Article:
May 11, 2012

Report cleared legislator-veteran of PTSD

The family of Rep. Alex Cornell du Houx, accused of stalking another lawmaker, makes his psychologist's analysis public.

By Steve Mistler smistler@pressherald.com
Staff Writer

AUGUSTA - The family of state Rep. Alex Cornell du Houx, D-Brunswick, who is accused of stalking and threatening a female lawmaker, has released a psychologist's report that says the military veteran is not suffering from psychological symptoms or syndromes related to combat stress.

Alex Cornell du Houx

VIEW THE EVALUATION

Ramona Cornell du Houx, mother of Rep. Alex Cornell du Houx, D-Brunswick, released this counselor's report to The Portland Press Herald on the condition that it be published in its entirety. She said the family wanted the report released to rebut contentions that he suffers from post-traumatic stress syndrome.

Psychologist's clinical evaluation of du Houx

Ramona du Houx, Cornell du Houx's mother, gave the report to The Portland Press Herald, saying the family wanted to dispel allegations by Rep. Erin Herbig, D-Belfast, the Brunswick lawmaker's former girlfriend, and any perception that the former Marine was suffering from post-traumatic stress disorder.

Her daughter, Rebecca Cornell du Houx, released the report to the Forecaster group of weekly newspapers.

Rebecca Cornell du Houx, a mental health case manager in the Maine Army National Guard, could not be reached for comment Thursday.

Last week, Herbig secured a temporary protection-from-abuse order against Alex Cornell du Houx. He claims that he and Herbig were engaged to be married and that they lived together. Herbig's attorney recently denied that Herbig and Cornell du Houx lived together.

Herbig's complaint alleges a series of threatening actions, including that Cornell du Houx, who served in Iraq, threatened to use "military training tactics" on her after the couple broke up earlier this year. Herbig did not use the term "post-traumatic stress disorder" in her complaint.

Herbig's allegations are being investigated by Maine State Police. Spokesman Steve McCausland said last week that the probe began after investigators were notified by the Capitol Police, a unit that works within the state Department of Public Safety.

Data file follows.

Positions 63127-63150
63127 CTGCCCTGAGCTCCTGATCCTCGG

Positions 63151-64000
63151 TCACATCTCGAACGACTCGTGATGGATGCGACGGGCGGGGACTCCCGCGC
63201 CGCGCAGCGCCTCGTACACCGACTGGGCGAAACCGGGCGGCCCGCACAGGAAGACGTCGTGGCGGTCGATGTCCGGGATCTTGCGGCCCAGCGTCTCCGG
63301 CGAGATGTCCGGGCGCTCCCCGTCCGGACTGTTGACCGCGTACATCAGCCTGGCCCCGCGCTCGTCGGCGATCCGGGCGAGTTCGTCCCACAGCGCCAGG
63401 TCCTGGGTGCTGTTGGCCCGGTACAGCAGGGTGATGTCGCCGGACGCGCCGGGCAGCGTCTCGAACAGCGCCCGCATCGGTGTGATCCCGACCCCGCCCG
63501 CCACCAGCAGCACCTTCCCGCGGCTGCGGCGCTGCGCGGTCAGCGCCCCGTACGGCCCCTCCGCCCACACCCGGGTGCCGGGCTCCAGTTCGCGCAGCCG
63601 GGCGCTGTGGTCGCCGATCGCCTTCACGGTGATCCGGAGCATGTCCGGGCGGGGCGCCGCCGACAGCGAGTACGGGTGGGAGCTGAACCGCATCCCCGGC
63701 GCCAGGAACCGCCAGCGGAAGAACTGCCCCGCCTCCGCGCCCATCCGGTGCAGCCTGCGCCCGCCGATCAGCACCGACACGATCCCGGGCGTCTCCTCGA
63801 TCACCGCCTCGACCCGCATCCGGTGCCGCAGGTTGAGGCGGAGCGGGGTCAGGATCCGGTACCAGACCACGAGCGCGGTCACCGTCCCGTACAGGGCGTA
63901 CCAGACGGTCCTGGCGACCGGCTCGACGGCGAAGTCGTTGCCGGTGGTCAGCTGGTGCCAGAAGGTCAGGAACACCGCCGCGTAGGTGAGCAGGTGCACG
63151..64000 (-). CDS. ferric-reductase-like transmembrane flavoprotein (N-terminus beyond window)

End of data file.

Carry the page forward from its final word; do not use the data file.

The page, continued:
Herbig approached Capitol Police in early April about concerns she had with Cornell du Houx's behavior. She did not seek a protection order until last week.

McCausland would not say which of Herbig's allegations are being investigated.

Ramona du Houx said neither her son nor his attorney, Jeff Hamm, knew that the psychologist's report was being released. She said the protection order gave only Herbig's side of the story.

Citing advice from his attorney, Alex Cornell du Houx has declined to respond to Herbig's allegations, except to say that many of her claims are false. His family, meanwhile, has attempted to clear his name in the court of public opinion.

Hamm acknowledged that he would not have advised his client to release the report. However, he said, it helped dispel the stigma of post-traumatic stress disorder that combat veterans often face.

He said Cornell du Houx sought the evaluation after Herbig expressed concerns to a former employer that he was suffering from PTSD.

The evaluation was done by Margo Bonner Thurston, a psychologist in Belfast. She did not respond to requests for comment Thursday.

The evaluation is confidential, but Thurston wrote that Alex Cornell du Houx could release it at his discretion. His mother said Thursday that Cornell du Houx distributed it to several people, including House Minority Leader Emily Cain, D-Orono, earlier this year.

It's unclear if Cornell du Houx authorized releasing the evaluation to the media. His mother said he never gave her or his sister permission to release it.

According to the psychologist's summary, Cornell du Houx was frustrated and distressed about his relationship with Herbig after "a serious breach of trust" between them.

According to Thurston's assessment, Cornell du Houx did not meet the clinical definition of post-traumatic stress disorder and presented himself as an "intelligent, well groomed, well mannered, matter of fact, logical, extraordinarily busy and successful young man."

(Continued on page 2)

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